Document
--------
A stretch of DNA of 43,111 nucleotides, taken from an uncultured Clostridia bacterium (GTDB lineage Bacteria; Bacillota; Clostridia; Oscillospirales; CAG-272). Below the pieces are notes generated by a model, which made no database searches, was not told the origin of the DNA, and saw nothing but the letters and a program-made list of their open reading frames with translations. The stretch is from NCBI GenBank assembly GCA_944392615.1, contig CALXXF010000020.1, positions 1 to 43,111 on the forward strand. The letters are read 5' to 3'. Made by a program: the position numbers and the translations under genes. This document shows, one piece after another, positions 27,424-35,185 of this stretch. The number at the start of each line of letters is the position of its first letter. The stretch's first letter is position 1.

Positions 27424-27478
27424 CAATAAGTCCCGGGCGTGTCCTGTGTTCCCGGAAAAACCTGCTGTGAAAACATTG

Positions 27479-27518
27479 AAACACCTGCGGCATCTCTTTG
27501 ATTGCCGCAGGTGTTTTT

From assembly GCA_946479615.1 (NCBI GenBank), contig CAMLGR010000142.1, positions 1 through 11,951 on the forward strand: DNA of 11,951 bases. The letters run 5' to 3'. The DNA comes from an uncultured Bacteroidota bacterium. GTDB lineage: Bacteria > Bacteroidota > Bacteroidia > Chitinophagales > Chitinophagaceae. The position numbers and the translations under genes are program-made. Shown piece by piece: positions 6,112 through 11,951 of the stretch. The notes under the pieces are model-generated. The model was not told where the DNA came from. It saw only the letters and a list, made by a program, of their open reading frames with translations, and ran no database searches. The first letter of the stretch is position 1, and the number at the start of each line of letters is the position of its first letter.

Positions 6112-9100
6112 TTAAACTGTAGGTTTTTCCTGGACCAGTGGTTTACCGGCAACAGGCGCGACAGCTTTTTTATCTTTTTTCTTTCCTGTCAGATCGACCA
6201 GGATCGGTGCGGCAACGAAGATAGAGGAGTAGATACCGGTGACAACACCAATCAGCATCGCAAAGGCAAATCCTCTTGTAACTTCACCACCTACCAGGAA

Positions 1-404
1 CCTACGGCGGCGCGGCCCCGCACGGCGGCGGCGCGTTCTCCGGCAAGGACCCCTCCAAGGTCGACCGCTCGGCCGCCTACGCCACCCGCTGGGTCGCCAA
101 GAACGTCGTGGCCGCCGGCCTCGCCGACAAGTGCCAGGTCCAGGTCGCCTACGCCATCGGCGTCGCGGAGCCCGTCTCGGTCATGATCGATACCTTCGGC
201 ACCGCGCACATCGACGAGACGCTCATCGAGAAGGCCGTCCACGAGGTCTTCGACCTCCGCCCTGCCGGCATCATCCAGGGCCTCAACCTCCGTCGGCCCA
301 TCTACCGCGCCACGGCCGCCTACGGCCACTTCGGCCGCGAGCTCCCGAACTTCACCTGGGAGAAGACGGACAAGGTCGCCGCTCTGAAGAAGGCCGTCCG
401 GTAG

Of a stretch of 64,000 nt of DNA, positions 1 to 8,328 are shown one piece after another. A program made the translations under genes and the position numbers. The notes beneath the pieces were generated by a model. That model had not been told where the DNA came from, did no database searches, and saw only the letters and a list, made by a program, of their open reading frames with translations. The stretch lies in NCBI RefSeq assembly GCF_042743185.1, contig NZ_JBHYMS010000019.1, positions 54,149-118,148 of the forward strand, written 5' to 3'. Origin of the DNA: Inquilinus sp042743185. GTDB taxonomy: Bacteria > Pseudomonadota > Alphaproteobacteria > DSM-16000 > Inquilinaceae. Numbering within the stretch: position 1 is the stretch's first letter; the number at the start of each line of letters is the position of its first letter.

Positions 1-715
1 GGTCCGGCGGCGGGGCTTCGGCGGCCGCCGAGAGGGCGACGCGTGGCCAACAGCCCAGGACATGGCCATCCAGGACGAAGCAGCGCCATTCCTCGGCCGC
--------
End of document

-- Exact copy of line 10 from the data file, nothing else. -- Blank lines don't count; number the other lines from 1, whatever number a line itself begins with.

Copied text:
6201 GGATCGGTGCGGCAACGAAGATAGAGGAGTAGATACCGGTGACAACACCAATCAGCATCGCAAAGGCAAATCCTCTTGTAACTTCACCACCTACCAGGAA